• Adequate protection, when APOC identifies that the Service has a NFTL on file. Caseworkers must work the "Secured Period" flagged condition within ten calendar days of APOC identifying the condition. (See IRM 5.9.14.2.7(1)(b), Electronic Proofs of Claim and Automated Proofs of Claim, APOC Flag Condition Time Frame Requirements.)

    • Determining if the case is a pre-packaged Chapter 11 case.

    • Determining if the case meets "significant case" criteria requiring a referral to Area Counsel. (IRM 5.9.4.15.3, Common Bankruptcy Issues, Significant Bankruptcy Case Referrals, and IRM 5.9.8.4.2(15),Significant Cases and Referrals to Counsel)

    • Notice to TEGE when the case meets significant case criteria or the debtor is a nationally known company. (IRM 5.9.8.4.2(11), Notice to TEGE)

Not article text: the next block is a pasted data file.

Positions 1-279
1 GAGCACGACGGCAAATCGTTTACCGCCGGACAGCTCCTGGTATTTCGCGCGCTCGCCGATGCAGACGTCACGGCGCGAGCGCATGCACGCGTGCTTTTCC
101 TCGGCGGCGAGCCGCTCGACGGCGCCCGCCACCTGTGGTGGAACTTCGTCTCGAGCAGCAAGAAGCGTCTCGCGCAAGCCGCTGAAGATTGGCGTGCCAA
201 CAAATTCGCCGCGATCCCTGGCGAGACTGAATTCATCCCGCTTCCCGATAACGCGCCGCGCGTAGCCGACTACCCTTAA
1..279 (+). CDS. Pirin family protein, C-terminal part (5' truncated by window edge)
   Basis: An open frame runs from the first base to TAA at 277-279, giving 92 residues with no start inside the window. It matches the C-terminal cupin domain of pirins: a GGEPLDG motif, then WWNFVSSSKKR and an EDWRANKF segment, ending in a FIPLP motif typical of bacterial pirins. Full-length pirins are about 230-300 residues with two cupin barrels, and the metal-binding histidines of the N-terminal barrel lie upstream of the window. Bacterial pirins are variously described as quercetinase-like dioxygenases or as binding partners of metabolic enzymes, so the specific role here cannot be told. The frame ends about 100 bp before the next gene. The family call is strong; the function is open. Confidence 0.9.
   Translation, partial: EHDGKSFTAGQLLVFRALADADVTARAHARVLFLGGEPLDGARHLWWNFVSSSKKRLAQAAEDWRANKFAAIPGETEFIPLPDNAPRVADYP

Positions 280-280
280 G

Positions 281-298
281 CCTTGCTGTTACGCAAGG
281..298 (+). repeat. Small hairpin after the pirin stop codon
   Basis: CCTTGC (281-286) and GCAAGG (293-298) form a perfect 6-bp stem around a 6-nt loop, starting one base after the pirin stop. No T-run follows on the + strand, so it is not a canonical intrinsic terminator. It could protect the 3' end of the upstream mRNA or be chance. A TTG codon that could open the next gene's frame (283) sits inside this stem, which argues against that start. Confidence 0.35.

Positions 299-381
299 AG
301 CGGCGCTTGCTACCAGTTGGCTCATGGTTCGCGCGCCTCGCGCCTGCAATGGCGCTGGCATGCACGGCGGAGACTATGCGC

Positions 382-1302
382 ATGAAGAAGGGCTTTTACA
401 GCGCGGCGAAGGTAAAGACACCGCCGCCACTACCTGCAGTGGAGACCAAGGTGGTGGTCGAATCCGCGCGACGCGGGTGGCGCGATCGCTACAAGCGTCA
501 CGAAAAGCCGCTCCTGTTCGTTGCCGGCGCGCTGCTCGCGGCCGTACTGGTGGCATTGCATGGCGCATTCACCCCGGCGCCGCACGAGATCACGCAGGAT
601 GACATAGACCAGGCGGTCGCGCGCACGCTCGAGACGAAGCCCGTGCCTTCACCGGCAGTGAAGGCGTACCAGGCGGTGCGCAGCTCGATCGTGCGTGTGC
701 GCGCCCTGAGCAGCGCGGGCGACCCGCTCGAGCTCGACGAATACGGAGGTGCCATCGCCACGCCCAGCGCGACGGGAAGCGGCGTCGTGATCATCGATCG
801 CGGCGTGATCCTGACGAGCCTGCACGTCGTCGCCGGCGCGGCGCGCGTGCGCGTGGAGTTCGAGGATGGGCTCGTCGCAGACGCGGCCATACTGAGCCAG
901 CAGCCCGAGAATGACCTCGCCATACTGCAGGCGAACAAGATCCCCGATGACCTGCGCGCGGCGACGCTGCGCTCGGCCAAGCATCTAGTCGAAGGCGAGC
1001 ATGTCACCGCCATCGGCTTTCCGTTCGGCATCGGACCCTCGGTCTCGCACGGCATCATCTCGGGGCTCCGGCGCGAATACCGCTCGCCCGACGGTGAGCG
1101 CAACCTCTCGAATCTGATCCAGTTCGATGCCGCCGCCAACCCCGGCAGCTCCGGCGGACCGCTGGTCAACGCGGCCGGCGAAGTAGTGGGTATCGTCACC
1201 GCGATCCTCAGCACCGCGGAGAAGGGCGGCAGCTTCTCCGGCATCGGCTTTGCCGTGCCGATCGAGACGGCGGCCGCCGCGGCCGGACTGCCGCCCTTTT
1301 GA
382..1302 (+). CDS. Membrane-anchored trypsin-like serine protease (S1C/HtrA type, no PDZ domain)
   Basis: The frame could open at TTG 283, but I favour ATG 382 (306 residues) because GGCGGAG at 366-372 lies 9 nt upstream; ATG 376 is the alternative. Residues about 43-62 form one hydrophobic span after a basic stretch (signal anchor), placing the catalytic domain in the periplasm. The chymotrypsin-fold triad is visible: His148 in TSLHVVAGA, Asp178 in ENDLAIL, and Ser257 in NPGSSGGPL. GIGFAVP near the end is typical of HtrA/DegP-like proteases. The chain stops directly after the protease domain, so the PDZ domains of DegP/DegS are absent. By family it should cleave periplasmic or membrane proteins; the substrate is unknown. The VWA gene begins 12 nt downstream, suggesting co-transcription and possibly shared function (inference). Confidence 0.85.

Aspects of the Initial Case Review in the Chapter 11 Case

  1. Bankruptcy Petition, Schedules, and SOFA. Numerous electronic tools are available to assist the caseworker with an initial case review. At minimum, the caseworker must review the debtor's bankruptcy petition and bankruptcy Schedules A - J. Additionally, the Statement of Financial Affairs (SOFA) must be reviewed. The debtor's attorney may mail the bankruptcy petition, schedules, and SOFA to the Service. The petition, schedules, and SOFA are also available electronically on PACER.

    Issues requiring clarification at the 341 meeting of creditors may be identified as the caseworker completes the initial case review. The caseworker may also determine that there are no issues for discussion at the 341. Document the AIS history clearly with any issues requiring a discussion at the 341. If there are no issues, state that there are no issues for discussion at the 341. The caseworker must document whether or not they will attend the 341 meeting.

    The following list contains examples of items that may be discussed at the 341 (not all-inclusive):

    • Give the taxpayer Publication 1, Your Rights as a Taxpayer, when not issued prior to the 341.